Patents Pending

Programmable Triangulation Light Curtains

Fully programmable and adaptive light curtains for object detection on any ruled surface.


Imaging Capabilities

A vehicle on a road or a robot in the field does not need a full-featured 3D depth sensor to detect potential collisions or monitor its blind spots. Instead, it needs to only monitor if any object comes within its near proximity which is an easier task than full depth scanning. We introduce a novel device that monitors the presence of objects on a virtual shell near the device, which we refer to as a light curtain. Programmable Light curtains offer a light-weight, resource-efficient and programmable approach to proximity awareness for obstacle avoidance and navigation. They also have additional benefits in terms of improving visibility in fog and smoke as well as flexibility in handling light fall-off. Our prototype for generating light curtains works by rapidly rotating a line sensor and a line laser, in synchrony. The device is capable of generating light curtains of various shapes with a range of 20-30m in sunlight (40m under cloudy skies and 50m indoors) and adapts dynamically to the demands of the task.


Simple, Versatile, Efficient

Normal light curtains such as those found in elevators, garage doors, and industrial equipment only detect obstacles on a specific plane or line and are not easily reconfigurable. Our programmable light curtain device on the other hand can quickly and dynamically adjust system parameters to image any ruled surface in a volume. The raw data from the device provides the object detections and there is no need for complex processing or pointcloud parsing. These devices have applications in outdoor imaging, driver safety systems, mobile robotics, robotic manufacturing, assistive robotics, and industrial manufacturing.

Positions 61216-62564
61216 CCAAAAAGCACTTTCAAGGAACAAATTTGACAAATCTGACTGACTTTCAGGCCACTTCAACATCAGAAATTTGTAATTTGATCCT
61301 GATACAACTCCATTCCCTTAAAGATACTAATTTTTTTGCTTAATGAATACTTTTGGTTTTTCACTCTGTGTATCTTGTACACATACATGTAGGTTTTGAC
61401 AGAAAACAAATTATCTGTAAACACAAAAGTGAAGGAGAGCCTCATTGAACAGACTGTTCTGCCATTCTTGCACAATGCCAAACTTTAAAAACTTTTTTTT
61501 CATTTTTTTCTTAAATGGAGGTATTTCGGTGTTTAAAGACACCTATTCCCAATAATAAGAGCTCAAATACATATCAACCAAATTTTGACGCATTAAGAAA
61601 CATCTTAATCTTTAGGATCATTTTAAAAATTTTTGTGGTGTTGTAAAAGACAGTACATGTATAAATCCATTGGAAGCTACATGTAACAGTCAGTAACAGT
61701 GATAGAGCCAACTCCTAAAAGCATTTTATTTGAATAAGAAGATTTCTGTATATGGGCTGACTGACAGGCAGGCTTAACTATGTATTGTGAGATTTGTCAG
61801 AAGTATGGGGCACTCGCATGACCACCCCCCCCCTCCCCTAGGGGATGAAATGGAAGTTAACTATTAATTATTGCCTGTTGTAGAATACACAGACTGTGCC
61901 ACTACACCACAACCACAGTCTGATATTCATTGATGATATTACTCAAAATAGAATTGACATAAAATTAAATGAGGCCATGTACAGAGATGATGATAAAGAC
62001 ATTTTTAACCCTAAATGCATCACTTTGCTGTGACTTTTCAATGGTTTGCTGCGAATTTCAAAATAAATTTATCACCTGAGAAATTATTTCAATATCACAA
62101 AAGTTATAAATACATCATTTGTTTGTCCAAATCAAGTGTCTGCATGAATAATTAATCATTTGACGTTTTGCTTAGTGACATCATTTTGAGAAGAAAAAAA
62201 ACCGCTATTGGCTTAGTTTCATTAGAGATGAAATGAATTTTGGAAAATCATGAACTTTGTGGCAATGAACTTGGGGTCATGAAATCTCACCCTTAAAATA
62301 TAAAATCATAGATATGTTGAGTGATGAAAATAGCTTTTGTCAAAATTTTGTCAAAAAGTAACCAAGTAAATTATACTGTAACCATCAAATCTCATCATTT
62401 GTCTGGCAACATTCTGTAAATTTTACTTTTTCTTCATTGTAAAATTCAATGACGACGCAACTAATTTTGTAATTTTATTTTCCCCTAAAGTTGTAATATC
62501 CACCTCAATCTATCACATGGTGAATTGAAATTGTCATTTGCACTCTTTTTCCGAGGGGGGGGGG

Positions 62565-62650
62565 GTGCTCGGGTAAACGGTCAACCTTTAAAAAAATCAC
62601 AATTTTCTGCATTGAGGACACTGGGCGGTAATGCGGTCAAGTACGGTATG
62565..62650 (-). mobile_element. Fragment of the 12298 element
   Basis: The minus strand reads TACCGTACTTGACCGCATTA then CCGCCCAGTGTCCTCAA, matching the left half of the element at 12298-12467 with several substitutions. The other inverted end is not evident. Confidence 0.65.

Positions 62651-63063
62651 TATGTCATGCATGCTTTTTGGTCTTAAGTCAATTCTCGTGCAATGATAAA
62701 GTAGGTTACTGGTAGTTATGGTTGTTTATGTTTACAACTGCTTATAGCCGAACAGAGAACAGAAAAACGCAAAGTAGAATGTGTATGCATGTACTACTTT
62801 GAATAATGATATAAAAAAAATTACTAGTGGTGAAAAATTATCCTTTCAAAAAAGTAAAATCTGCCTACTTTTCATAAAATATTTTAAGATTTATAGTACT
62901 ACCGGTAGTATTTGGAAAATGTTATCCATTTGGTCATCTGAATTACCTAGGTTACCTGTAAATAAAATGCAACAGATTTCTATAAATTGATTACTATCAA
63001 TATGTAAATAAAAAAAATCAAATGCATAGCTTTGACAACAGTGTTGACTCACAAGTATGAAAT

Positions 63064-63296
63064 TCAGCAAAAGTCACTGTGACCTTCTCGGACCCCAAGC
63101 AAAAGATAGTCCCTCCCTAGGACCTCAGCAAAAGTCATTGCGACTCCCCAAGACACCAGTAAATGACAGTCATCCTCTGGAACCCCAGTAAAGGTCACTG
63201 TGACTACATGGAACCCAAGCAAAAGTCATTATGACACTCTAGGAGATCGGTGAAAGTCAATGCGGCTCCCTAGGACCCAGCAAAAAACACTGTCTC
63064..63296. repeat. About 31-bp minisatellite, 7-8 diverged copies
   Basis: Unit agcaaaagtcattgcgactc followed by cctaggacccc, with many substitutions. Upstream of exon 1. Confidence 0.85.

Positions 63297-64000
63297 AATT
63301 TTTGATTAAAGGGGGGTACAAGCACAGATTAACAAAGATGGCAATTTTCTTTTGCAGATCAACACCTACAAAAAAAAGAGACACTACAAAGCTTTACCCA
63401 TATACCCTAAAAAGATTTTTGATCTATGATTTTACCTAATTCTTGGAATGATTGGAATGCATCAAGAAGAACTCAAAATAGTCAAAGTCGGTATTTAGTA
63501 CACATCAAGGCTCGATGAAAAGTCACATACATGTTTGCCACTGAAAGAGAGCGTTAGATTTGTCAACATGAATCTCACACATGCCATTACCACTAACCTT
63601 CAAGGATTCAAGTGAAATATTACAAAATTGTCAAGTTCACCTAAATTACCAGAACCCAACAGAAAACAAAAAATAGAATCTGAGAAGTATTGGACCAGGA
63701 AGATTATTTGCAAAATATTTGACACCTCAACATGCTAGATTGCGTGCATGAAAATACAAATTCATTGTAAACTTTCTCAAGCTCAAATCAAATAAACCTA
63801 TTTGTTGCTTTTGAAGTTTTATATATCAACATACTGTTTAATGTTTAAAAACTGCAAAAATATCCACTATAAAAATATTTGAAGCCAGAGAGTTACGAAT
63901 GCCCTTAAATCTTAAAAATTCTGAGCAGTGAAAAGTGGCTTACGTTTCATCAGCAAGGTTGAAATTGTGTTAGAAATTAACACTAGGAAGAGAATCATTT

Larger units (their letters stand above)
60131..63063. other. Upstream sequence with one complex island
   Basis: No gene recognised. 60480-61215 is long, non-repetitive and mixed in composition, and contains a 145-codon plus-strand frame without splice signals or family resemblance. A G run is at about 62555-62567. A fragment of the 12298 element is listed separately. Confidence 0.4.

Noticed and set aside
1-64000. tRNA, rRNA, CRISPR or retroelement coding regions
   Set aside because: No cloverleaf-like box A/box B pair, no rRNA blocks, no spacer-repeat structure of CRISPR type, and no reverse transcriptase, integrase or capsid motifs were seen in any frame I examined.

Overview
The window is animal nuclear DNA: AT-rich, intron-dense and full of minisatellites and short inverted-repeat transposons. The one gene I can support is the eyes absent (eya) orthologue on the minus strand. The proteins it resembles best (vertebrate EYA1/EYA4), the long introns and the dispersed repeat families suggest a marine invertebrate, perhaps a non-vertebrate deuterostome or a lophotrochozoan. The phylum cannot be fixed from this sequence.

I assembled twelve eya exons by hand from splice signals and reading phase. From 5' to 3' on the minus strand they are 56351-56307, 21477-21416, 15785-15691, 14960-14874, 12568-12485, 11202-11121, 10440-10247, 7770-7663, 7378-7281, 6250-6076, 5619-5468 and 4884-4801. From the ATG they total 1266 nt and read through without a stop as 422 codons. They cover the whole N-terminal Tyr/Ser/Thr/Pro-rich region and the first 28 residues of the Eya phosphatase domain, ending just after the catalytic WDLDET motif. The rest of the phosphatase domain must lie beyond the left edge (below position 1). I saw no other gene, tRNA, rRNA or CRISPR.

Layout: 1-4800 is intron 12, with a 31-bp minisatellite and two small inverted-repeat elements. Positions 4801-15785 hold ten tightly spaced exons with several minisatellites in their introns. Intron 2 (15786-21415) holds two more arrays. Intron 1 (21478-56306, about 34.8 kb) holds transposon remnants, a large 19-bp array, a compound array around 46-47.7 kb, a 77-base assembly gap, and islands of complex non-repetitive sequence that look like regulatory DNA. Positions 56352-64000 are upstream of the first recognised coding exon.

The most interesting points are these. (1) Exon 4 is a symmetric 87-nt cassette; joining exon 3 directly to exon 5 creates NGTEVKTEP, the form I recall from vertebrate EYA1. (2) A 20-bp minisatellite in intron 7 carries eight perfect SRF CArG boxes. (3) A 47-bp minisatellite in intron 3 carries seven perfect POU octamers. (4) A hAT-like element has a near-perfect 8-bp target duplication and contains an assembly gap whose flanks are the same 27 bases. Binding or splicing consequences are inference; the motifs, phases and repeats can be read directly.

Imaging Through Scattering Media

Programmable light curtains can block scattered light to see through scattering media. The light curtain only receives light from the intersection of the camera and line sensor, effectively blocking almost all other light in the volume which significantly reduces scattered light. The device will still receive a small amount of scattered light, but it will be much smaller than normal imaging systems.


Outdoor Performance

Programmable light curtains have excellent performance in ambient light. One reason for this is the concentration of light and imaging into lines. By projecting lines of light and using lines of imaging rather than emitting broad flashes of light, the received light per unit area is greater enabling long range imaging. This is similar to our previous work we’ve demonstrated with the Episcan3D and EpiToF prototypes.

Another reason for the high-performance is ambient light subtraction. To increase detection ability of the light curtain we capture two images with the light curtain at each step. One with the laser on and one with it off to capture just the ambient light. This ambient image is then directly subtracted from the other image to get only the contribution from the laser light. With this approach the programmable light curtain device can see a white board over 25 meters away in bright sunlight.

Performance in Ambient Light


Depth Maps

By sweeping a single fronto-parallel plane through a volume a depth map can be generated. This video shows a depth map captured using 80 discrete depth slices.


Depth Adaptive Imaging

Programmable light curtains can adjust the camera exposure and laser power to adaptively capture the scene in a single shot. For example, the exposure of the scene can be decreased at close ranges and increased for longer ranges to create a complete depth map with uniform intensity. Similarly, laser power can be adjusted to reduce power at close ranges and increase it for longer ranges.

This type of single-shot depth adaptive imaging is impossible with LIDAR or other systems where you don’t know the depth of the scene being imaged. Since the light curtain is designed specifically for certain depths, the system can be adaptively tuned for better results.

Depth Adaptive Exposure